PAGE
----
India has been facing water crises for many years now. The unprecedented water crisis in Bengaluru now is a case in point. The NITI Aayog’s report, ‘Composite Water Management Index (2018)’, has underlined that currently 600 million people face high to extreme water stress, about two lakh die every year due to inadequate access to safe water, about three-fourths of the households do not get drinking water at their premises and about 70 per cent of water is contaminated.

A joint report by the World Health Organisation and UNICEF on ‘Progress on Sanitation and Drinking Water’ estimates that about 97 million Indians lack access to safe drinking water. Water riots continue to take place in many rural pockets of India regularly. Due to the increased water crisis, an estimated 150 million women’s days and ₹10 billion are lost annually in fetching water alone.

The Central Water Commission (CWC) estimates that the average annual utilisable water (surface and groundwater) of the country is only about 1,123 billion cubic meters (bcm), whereas the water demand is expected to reach 1,447 bcm/year by 2025, suggesting a huge supply-demand gap. Not only has the total availability of water resources in the country been declining but also the per capita availability. For instance, the per capita availability of water was 1,816 cubic metres in 2001, but declined to 1,544 cubic metres in 2011. It is projected to fall further to 1,140 cubic metres by 2050. Since areas with water availability of less than 1,700 m3 per capita/annum are treated water stressed globally, most regions/population in India will experience severe water stress by 2050, CWC has projected (see Table). How to overcome this situation?

The way out

CWC data show the agriculture sector alone consumes close to 85 per cent of water, most of which is groundwater. But the groundwater is fast depleting. Of the 6,965 blocks assessed by the Central Groundwater Board in 2020, about 35 per cent of the blocks (2,441) have been classified as semi-critical, critical or over-exploited with the situation deteriorating rapidly. With the total water potential of the country reducing fast, strict measures need to be introduced to save water and reduce overall water stress.

One of the important and readily available options is micro-irrigation (drip and sprinkler), which has proved to be effective in conserving water and power. Quite a few field-level studies carried out in different regions including Tamil Nadu showed that drip and sprinkler irrigation saves about 50 per cent of water and electricity per acre, while increasing the productivity of crops substantially. The MS Swaminathan Committee Report, More Crop and Income Per Drop of Water (2006)’, has also underlined the importance of micro-irrigation. Maharashtra, Gujarat, Andhra Pradesh, Karnataka and Tamil Nadu have been seriously promoting drip irrigation among different crops including sugarcane. Large-scale adoption of this method can reduce the reckless exploitation of groundwater. Drip irrigation should be made mandatory for cultivating sugarcane.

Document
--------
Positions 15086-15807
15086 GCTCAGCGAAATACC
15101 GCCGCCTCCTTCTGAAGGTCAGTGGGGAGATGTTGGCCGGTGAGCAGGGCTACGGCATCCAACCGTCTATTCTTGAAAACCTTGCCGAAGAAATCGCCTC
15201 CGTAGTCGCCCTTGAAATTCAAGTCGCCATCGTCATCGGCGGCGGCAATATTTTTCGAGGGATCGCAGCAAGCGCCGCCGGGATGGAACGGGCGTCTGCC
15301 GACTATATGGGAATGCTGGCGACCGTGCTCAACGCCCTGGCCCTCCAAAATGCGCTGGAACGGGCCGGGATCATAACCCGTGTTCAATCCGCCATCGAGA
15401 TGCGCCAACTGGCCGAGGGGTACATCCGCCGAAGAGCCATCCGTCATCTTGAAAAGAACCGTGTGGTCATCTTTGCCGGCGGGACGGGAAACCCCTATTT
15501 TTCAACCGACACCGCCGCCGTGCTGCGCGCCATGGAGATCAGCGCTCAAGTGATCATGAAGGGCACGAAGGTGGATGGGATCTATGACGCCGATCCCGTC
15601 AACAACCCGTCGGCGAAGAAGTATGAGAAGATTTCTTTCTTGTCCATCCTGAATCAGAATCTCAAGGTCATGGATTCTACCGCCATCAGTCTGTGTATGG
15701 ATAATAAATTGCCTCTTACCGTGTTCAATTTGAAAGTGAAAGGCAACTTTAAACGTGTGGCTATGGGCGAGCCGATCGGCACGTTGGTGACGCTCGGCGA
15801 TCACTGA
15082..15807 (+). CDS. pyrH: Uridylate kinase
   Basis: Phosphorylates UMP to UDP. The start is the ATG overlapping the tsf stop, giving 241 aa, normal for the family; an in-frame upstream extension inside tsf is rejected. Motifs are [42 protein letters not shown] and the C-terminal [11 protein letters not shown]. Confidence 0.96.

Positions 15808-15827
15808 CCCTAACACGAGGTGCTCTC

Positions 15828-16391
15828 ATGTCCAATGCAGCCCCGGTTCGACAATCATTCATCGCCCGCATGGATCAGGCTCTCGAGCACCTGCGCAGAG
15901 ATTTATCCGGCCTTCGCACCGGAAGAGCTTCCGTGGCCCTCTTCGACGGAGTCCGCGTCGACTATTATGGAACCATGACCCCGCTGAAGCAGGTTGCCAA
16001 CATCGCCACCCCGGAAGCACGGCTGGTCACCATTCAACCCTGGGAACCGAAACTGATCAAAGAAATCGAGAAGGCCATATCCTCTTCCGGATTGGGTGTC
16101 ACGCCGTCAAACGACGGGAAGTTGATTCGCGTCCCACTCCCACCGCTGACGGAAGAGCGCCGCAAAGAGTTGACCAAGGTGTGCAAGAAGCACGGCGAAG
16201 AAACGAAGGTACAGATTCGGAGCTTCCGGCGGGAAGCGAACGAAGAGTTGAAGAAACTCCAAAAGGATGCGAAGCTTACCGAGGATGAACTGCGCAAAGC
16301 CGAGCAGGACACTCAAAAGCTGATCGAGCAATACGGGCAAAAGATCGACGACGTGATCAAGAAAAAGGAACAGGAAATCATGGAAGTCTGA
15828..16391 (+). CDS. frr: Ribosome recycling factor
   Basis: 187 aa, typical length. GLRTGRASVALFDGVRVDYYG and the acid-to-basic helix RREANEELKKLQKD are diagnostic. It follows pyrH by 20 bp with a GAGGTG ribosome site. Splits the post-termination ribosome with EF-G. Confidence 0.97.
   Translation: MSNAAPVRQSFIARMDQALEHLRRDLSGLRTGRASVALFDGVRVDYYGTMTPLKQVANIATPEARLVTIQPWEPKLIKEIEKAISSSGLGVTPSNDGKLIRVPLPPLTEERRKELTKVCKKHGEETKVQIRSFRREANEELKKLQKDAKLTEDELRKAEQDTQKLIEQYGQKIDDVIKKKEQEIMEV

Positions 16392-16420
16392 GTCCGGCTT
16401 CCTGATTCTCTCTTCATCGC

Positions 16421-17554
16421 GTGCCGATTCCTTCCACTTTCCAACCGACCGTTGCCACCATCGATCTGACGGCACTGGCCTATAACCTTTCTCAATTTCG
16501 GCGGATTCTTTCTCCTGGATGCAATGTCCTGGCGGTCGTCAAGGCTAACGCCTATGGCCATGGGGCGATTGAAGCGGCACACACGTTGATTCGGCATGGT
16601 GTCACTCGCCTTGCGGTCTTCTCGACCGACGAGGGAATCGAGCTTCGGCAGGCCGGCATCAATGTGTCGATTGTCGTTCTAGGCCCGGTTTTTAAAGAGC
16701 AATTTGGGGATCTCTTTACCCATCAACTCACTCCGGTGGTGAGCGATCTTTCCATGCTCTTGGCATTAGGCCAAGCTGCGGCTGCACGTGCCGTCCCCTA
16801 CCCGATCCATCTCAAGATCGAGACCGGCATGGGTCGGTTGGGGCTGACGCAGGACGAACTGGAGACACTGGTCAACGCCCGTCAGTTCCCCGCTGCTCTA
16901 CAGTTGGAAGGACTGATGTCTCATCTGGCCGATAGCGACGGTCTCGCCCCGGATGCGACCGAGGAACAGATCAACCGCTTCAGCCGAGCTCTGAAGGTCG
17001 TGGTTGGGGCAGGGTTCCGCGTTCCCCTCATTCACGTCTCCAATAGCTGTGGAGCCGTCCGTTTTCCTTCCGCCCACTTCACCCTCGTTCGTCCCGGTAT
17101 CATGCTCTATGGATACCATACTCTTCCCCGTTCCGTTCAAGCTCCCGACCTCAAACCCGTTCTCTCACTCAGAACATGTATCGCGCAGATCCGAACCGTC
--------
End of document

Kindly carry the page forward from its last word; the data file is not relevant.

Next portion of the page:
The area under water-guzzling crops such as paddy, wheat, sugarcane, banana, vegetables, etc., has been increasing, which is not desirable. Appropriate minimum support price (MSP) policies are needed to control the area under such crops. Canals irrigate about 19 million hectares in India, but its water use efficiency is only 35-40 per cent. Area-based supply of water in canal irrigated areas is one of the main reasons for such poor efficiency. Therefore, as recommended by the Vaidyanathan Committee Report on ‘Pricing of Irrigation Water (1992)’, volumetric pricing of irrigation water may be implemented in full scale in canal areas to increase the efficient use of water.

States like Andhra Pradesh, Karnataka, Tamil Nadu and Telangana cannot tackle water scarcity without rejuvenating tanks; all these States have a large number of tanks. The ‘Minor Irrigation Census’ shows that there are a total of 6.42 lakh tanks, lakes and ponds in India. However, most of the small water bodies are encroached upon by government and private bodies. The ‘First Census of Water Bodies’, published by the Ministry of Water Resources in 2023, has found that 38,486 water bodies have been encroached upon in India. Tough measures are needed to remove the encroachments.

Due to poor maintenance, sediment formation has increased in most reservoirs which reduces the water storage capacity. The government should take immediate steps to repair, restore and renovate all the water bodies in a phased manner. Climate change is resulting in unprecedented variations in the quantum of rainfall and the number of rainy days, which may dampen water availability in the future.

The writer is former full-time Member (Official), CACP, New Delhi. Views are personal